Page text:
Even before the results are in, the Tea Party has impacted this year’s mid-terms.
But have you seen any Asian Americans in its ranks?
I haven’t noticed any. Which leads me to wonder, how can you call yourself a TP and not have enough Asians in it to fill a teepee?
Where are all the Asians? Serving the tea?
As tea parties go, I’m a big fan of the first one back in Massachusetts when revolution was a white-on-whiter thing. A lack of Asian presence was understandable back then. But today, when you consider how the TP’s rage is all about finances and deficits and out of control spending, wouldn’t the group benefit from our number crunching acumen?
Perhaps the real takeaway for Asian Americans from this modern TP chapter in American politics is that any Tea Party comes with an empty pot.
No one has exclusive rights to the metaphor of American rebellion. Nor does it have to be filled with extreme GOP/independent/conservative bile.
You can fill it with any angry minority sentiment you like.
If that’s the case, shouldn’t Asian Americans start a tea party of our own?
Of course, we could. But if we started our own Tea Party, exactly what would our political bent be? And who would bring the pork buns?
My first assumption is that Asian Americans traditionally tilt Democratic. But a colleague challenged me, and what do you know, there doesn’t appear to be a shortage of high profile Asian Americans on the right.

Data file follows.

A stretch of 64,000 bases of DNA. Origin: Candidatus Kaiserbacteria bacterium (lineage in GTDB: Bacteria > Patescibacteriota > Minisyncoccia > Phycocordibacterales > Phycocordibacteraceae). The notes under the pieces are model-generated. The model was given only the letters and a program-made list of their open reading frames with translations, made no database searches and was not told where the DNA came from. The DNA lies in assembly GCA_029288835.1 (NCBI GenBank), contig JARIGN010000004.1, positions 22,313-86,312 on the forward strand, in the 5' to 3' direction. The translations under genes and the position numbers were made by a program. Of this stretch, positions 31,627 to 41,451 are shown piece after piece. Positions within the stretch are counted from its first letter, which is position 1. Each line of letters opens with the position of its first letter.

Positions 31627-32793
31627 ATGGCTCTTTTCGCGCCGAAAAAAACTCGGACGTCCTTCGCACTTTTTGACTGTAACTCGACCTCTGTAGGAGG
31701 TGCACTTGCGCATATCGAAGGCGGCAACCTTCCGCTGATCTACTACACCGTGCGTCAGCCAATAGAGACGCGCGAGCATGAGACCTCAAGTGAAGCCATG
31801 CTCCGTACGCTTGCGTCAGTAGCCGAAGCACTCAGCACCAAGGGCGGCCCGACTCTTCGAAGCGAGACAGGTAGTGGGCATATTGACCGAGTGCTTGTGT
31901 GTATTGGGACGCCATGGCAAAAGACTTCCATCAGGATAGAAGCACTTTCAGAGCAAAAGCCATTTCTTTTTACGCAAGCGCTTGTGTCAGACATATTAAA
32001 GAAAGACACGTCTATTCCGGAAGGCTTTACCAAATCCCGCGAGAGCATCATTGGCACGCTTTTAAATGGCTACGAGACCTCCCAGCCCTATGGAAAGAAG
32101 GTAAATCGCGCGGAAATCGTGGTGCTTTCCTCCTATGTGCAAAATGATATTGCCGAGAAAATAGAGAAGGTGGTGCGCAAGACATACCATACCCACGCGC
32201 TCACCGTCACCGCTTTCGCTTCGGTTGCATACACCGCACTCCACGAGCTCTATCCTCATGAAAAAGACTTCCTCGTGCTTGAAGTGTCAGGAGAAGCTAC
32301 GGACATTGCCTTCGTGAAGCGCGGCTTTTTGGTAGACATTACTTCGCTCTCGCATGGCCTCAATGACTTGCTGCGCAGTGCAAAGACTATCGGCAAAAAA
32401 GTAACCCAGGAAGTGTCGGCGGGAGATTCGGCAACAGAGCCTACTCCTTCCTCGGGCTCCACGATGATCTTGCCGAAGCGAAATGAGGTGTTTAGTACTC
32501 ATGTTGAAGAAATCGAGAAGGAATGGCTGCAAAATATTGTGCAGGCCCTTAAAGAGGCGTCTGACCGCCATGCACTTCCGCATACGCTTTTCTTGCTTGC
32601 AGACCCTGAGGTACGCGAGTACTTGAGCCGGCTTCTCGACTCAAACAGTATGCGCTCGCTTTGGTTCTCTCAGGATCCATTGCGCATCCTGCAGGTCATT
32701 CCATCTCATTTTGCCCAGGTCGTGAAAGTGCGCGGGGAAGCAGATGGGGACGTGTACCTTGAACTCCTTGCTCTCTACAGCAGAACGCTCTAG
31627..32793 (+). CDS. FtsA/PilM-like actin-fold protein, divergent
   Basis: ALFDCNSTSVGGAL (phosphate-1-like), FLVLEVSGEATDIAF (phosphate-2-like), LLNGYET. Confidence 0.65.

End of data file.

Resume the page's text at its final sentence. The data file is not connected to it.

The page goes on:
There’s Bush torture enabler John Yoo, disgraced Congressman Jay Kim, and former cabinet secretary Elaine Chao (spouse of Senate minority leader Mitch McConnell).
Even in California, the leading challenger to Southern California Congresswoman Loretta Sanchez is a hard-charging conservative, Van Tran, a California state legislator of Vietnamese-descent.
Asian Americans are more diverse in our views than we think. Some of it breaks down by generation, some by ethnicity. But it certainly would lead one to think we don’t really have a united group vision as Asian Americans now, do we?
Post-1965, there may have been a common struggle for civil rights that helped to define us and form coalitions with other groups.
Back then, to say we were “Asian American” was truly to make a political statement. Now it seems to be a purely cultural/lifestyle handle as the politics of the day turns from group empowerment to individual self-interest.
Are you voting this week because you want everyone to have a better economic future?
Or are you pissed off about your own taxes, job security, sense of the future? Or are you voting at all?
And what of being an “Asian American”? Did that make you want to pull the curtain and mark a ballot? Is there something about being Asian American that still rallies the political spirit in you?
Here’s a sad thought: Maybe our Asian American tea party won’t be political after all.
Maybe it’s really just a tea party.